ATMO 489689 Radar Meteorology by bis71876


									                                  ATMO 489/689: Radar Meteorology
                                        Laboratory #4, 09/25/06
                                       Radar Wave Propagation
                                 Due: By the beginning of next lab session
Questions (55 points):

1. (30 points) Refractivity in the real atmosphere: You will want to use a spreadsheet program
for this question. Using all mandatory- and significant-level rawinsonde data from today’s
(09/25/06) Fort Worth, Texas (KFWD) early morning (12Z) atmospheric sounding1,

a. (5 points) Graph temperature and dewpoint temperature with respect to height (h, km).

b. (15 points) Calculate and graph the height dependence of the refractivity, N, both with and
without the effects of water vapor. Compare and discuss.

c. (5 points) Calculate and graph the height dependence of the vertical gradient of refractivity
(dN/dh). Consider water vapor effects.

e. (5 points) In the lowest 1 km of the atmosphere, compare your calculated dN/dh to that for a
standard atmosphere. Discuss the type of refraction you would expect as a function height.

2. (25 points) Refractivity, 4/3rd Earth radius, and beam height:

In the late evening, you are scanning a storm at 60 km range with 10 cm radar. The beam axis is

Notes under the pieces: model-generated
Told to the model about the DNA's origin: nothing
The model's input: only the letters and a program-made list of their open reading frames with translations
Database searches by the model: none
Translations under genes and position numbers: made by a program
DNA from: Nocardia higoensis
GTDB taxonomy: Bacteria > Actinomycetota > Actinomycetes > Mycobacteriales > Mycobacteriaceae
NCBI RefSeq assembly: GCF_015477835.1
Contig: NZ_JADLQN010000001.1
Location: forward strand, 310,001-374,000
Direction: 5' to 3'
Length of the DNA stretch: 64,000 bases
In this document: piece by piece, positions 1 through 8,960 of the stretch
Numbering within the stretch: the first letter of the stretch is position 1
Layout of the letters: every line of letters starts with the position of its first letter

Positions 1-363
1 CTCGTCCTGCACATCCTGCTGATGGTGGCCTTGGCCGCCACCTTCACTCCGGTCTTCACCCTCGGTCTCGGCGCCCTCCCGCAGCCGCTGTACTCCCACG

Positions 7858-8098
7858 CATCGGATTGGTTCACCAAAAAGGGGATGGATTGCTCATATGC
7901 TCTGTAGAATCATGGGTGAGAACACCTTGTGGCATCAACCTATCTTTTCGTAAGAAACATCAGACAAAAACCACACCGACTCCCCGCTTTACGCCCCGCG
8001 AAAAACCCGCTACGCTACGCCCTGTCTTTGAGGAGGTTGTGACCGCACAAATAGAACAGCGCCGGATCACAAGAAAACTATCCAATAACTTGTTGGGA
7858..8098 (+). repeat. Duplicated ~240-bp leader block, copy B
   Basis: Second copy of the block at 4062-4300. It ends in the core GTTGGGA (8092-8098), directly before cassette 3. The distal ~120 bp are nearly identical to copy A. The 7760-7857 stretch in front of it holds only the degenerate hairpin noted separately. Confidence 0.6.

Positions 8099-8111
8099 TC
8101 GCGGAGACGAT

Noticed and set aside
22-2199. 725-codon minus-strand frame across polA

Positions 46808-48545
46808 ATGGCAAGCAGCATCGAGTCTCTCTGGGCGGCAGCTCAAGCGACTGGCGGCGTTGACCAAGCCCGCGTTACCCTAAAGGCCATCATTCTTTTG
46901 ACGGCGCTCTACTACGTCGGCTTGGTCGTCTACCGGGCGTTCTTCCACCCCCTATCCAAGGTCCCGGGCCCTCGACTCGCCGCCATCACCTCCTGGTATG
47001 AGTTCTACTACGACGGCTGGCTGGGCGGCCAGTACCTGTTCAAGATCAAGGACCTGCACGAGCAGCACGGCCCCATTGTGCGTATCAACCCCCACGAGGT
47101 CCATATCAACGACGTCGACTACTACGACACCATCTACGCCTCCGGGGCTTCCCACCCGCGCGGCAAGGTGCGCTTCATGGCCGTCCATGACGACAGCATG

pointed at 0.5° elevation angle. Rawinsonde data show a strong surface-based inversion layer in
which both the dry-bulb and dew point temperatures vary nearly linearly between the two data
levels shown in Table 1.

Table 1.
                P (mb)       h (m) MSL         T (°C)     Td (°C)      e or Pw (mb)                  N

    Surface       970             450            26           20
                  900            1000            28           25

a. (5 points) Calculate e, the vapor pressure of moist air and then the refractivity, N, for each

b. (7 points) Determine the actual height of the beam axis above the earth at the storm.

c. (6 points) Compare the height calculated in (b) to the height calculated by assuming a 4/3-
earth radius model. Briefly discuss your result.

d. (7 points) Compare the height calculated in (b) and (c) to the height calculated by making no
correction for refractive index effects. Again, briefly discuss.
 The following University of Wyoming Internet site has an easy to use interface for obtaining a text list of
atmospheric sounding data that you need for this lab:


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